Parole and the application of a 1997 amendment to Tenn. Code Ann. Sec. 40-28-105, which was
subsequent to his conviction, that requires four votes in favor of parole for prisoners convicted of
certain crimes to be paroled. The statute previously required only three favorable votes in order to
be paroled. The prisoner contends the part of the amendment that specifies it applies to persons
"who may now be serving a sentence in a state or county correctional facility" violates statutory law
as well as the ex post facto clauses of the United States Constitution and the Tennessee Constitution.
The Chancery Court dismissed the complaint. We affirm.
IN THE MATTER OF: THE ESTATE OF ROOSEVELT DUKES, DECEASED
Johnny D. Hill, Jr., Fayetteville, Tennessee, for the appellant, Rosemary Sebastian, Executor of the
Estate of Roosevelt Dukes.
James S. Hereford, Jr., Fayetteville, Tennessee, for the appellee, Nell M. Shubert.
The matters at issue pertain to claims made against a decedent's estate. Nell Shubert timely filed
four claims against the Estate of Roosevelt Dukes for: (1) the balance owing on two promissory
notes, (2) property taxes paid on behalf of the decedent, (3) rent on real property, and (4) the
purchase of a bush hog. The executrix filed exceptions to all claims. After the time passed for filing
claims, Ms. Shubert amended her claim on the promissory notes to add a request for attorney fees.
The trial court ruled in favor of Ms. Shubert on the promissory notes including the claim for attorney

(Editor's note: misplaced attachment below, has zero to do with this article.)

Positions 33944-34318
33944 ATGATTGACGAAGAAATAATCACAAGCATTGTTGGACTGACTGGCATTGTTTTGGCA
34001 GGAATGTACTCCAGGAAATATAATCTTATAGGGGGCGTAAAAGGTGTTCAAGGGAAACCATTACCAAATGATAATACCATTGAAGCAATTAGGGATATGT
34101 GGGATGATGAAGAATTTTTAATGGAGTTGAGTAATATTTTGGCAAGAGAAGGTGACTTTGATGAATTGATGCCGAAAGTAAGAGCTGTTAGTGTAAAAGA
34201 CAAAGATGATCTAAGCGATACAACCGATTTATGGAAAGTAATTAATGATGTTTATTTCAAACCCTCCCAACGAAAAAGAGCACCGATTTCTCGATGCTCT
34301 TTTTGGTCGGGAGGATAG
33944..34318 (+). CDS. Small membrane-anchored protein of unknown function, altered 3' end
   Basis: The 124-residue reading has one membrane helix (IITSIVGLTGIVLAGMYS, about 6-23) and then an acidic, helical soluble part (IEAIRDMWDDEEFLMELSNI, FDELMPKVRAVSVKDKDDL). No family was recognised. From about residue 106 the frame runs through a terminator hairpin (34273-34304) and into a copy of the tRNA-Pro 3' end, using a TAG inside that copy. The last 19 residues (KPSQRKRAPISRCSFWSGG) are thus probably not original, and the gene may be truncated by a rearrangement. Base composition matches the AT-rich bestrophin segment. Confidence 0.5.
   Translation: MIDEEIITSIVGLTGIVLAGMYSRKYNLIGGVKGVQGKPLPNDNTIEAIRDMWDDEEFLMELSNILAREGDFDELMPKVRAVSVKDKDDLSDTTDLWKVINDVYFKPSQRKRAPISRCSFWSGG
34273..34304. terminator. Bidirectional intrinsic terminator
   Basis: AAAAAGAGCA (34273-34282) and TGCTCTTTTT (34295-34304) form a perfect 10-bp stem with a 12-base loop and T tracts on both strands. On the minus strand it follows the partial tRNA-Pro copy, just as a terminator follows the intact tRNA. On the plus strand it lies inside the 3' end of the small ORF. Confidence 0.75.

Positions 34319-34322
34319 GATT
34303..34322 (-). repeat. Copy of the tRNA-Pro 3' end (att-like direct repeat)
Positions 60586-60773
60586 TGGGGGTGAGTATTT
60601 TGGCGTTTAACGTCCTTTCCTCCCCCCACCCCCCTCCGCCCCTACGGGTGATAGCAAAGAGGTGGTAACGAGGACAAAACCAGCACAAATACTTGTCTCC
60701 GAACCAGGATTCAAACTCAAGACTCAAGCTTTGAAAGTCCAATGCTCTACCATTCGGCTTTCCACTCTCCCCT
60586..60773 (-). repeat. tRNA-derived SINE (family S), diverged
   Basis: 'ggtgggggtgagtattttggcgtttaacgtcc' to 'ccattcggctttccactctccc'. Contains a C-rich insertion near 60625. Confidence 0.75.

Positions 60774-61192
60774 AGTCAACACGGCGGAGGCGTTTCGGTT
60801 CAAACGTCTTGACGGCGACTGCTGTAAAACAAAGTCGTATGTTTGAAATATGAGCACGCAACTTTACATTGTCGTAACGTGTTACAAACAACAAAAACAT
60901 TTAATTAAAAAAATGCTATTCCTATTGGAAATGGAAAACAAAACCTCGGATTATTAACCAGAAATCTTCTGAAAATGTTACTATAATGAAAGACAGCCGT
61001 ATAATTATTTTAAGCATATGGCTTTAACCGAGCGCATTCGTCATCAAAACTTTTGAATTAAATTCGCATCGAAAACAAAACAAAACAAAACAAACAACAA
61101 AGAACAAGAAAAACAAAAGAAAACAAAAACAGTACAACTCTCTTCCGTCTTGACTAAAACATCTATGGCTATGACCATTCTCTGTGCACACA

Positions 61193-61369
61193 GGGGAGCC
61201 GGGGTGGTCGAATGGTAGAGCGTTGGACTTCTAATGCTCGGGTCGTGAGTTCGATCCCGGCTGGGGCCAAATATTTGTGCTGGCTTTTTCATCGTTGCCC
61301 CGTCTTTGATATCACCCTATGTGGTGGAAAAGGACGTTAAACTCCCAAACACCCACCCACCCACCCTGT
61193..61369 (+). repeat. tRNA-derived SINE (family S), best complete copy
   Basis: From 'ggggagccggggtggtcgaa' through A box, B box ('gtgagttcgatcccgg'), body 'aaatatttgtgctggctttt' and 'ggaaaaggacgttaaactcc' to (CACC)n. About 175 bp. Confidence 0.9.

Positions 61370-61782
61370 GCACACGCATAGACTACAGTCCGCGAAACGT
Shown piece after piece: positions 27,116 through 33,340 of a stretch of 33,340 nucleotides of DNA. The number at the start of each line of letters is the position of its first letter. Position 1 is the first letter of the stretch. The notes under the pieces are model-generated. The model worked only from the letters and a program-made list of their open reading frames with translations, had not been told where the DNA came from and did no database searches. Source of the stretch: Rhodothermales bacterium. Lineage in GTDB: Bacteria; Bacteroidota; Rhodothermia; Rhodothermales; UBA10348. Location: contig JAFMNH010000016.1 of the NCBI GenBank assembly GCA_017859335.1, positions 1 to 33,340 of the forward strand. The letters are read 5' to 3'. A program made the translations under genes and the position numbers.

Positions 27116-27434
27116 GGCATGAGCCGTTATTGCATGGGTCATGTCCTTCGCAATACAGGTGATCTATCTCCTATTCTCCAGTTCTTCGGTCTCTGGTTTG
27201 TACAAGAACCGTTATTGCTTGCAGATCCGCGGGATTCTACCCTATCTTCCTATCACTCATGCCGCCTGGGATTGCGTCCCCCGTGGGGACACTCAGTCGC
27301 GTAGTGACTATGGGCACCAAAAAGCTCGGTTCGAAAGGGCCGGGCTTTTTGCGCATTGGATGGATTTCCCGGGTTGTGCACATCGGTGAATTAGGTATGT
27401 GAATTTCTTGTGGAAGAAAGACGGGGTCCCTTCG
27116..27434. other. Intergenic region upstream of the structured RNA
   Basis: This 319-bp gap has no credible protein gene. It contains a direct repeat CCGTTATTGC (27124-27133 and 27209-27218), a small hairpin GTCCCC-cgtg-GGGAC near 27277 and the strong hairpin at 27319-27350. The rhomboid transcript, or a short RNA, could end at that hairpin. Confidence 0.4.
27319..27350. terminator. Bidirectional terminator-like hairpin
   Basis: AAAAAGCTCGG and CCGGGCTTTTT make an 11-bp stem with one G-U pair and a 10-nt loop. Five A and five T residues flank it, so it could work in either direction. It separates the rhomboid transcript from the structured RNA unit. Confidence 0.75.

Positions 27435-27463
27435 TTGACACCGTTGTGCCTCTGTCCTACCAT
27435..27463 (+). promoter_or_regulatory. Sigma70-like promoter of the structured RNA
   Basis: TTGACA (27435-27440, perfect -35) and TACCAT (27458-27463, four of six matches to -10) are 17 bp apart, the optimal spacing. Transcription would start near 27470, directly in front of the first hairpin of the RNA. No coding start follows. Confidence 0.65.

fees but denied all other claims. We affirm with one exception, finding Ms. Shubert is entitled to
recover property taxes paid on behalf of Mr. Dukes to preserve the property.
EFFIE LOUISE HAYES v. ROGER STRUTTON, BETTY STRUTTON, and GARY E. LESTER
Effie L. Hayes, Chattanooga, Tennessee, pro se.
Gary E. Lester, Chattanooga, Tennessee, for appellees.
Plaintiff's action for damages for loss of her property due to defendants' fraud was dismissed by the
Trial Court on the grounds that the issues had been decided adversely to plaintiff in prior actions
involving these issues. On appeal, we affirm.
DIANE MAYES v. JAMCO-KW, LLC, d/b/a ANDY ON CALL
Larry C. Vaughan, Knoxville, Tennessee, for appellant.
Mark A. Cowan, Morristown, Tennessee, for appellee.
The Trial Court refused to grant defendant's Tenn. R. Civ. P. Rule 60 Motion to Set Aside Judgment.
On appeal, we reverse.
TERRY WAYNE POTTS, ET AL. v. NASHVILLE ELECTRIC SERVICE
J. Russell Parkes, Wesley Mack Bryant, Columbia, Tennessee, for the appellant, Terry Wayne Potts,